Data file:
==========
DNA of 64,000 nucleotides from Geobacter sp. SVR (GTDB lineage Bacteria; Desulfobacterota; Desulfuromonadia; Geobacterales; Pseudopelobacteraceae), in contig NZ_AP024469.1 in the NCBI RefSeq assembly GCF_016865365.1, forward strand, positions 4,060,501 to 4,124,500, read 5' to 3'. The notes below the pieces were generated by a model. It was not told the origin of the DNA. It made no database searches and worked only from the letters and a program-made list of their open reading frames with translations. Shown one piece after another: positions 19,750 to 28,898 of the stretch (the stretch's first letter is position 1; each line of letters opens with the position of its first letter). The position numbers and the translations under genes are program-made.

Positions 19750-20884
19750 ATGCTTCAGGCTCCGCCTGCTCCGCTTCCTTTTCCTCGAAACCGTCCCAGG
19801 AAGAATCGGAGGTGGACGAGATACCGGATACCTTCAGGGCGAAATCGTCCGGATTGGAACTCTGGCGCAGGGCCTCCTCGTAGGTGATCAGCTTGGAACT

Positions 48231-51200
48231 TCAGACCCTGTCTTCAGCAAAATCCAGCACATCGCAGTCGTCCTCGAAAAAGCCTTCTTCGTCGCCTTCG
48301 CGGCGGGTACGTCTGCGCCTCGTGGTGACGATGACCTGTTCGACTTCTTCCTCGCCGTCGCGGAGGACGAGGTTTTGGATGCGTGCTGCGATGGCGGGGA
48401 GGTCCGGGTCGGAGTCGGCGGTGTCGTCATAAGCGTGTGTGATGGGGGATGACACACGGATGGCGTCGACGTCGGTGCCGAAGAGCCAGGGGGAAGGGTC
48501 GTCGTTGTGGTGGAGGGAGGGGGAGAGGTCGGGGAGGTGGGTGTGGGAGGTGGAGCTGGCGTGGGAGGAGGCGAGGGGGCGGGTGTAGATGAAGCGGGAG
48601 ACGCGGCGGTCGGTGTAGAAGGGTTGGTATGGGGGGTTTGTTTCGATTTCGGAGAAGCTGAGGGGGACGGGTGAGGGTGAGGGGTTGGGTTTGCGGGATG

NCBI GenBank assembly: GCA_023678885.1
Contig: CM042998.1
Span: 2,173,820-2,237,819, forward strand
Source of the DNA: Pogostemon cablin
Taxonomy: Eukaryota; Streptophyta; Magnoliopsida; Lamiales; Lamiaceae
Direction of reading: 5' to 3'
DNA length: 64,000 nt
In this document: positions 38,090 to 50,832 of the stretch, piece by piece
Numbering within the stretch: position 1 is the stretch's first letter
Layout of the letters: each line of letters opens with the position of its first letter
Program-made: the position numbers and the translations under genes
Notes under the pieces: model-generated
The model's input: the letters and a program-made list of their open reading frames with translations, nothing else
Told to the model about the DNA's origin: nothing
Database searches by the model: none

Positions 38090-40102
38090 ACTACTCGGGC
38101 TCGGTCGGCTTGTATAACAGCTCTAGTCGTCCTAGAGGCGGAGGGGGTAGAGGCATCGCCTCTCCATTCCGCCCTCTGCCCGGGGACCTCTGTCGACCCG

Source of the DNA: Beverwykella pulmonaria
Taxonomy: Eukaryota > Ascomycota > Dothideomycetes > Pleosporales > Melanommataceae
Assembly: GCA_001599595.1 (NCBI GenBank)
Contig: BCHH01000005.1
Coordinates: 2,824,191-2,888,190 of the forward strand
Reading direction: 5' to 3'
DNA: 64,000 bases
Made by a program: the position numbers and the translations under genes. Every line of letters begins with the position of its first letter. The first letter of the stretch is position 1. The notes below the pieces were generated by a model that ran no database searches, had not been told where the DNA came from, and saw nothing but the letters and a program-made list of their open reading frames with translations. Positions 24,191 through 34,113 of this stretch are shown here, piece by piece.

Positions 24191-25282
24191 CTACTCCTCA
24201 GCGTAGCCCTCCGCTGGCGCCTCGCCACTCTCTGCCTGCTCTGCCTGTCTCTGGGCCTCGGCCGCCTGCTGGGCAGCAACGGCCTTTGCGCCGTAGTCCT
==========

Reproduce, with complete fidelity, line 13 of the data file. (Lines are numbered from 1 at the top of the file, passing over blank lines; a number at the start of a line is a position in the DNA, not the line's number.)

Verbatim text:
Span: 2,173,820-2,237,819, forward strand